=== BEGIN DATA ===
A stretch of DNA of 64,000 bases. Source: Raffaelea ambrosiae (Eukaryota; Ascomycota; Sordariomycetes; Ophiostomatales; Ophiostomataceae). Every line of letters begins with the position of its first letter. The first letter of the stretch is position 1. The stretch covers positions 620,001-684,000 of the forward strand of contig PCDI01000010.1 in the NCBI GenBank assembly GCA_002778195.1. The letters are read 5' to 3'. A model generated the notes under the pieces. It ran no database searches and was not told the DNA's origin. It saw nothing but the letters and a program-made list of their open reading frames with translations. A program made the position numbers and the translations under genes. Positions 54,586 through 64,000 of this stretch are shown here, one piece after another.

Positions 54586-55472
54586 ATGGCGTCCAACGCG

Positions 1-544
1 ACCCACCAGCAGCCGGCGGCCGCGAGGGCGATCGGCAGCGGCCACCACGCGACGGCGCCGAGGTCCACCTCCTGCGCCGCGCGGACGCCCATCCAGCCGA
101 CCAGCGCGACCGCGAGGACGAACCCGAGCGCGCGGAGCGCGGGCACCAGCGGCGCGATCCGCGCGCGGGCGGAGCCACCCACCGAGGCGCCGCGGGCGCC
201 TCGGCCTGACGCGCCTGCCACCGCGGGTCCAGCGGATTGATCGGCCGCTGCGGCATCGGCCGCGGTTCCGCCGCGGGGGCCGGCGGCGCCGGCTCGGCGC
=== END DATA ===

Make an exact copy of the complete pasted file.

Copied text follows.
A stretch of DNA of 64,000 bases. Source: Raffaelea ambrosiae (Eukaryota; Ascomycota; Sordariomycetes; Ophiostomatales; Ophiostomataceae). Every line of letters begins with the position of its first letter. The first letter of the stretch is position 1. The stretch covers positions 620,001-684,000 of the forward strand of contig PCDI01000010.1 in the NCBI GenBank assembly GCA_002778195.1. The letters are read 5' to 3'. A model generated the notes under the pieces. It ran no database searches and was not told the DNA's origin. It saw nothing but the letters and a program-made list of their open reading frames with translations. A program made the position numbers and the translations under genes. Positions 54,586 through 64,000 of this stretch are shown here, one piece after another.

Positions 54586-55472
54586 ATGGCGTCCAACGCG

Positions 1-544
1 ACCCACCAGCAGCCGGCGGCCGCGAGGGCGATCGGCAGCGGCCACCACGCGACGGCGCCGAGGTCCACCTCCTGCGCCGCGCGGACGCCCATCCAGCCGA
101 CCAGCGCGACCGCGAGGACGAACCCGAGCGCGCGGAGCGCGGGCACCAGCGGCGCGATCCGCGCGCGGGCGGAGCCACCCACCGAGGCGCCGCGGGCGCC
201 TCGGCCTGACGCGCCTGCCACCGCGGGTCCAGCGGATTGATCGGCCGCTGCGGCATCGGCCGCGGTTCCGCCGCGGGGGCCGGCGGCGCCGGCTCGGCGC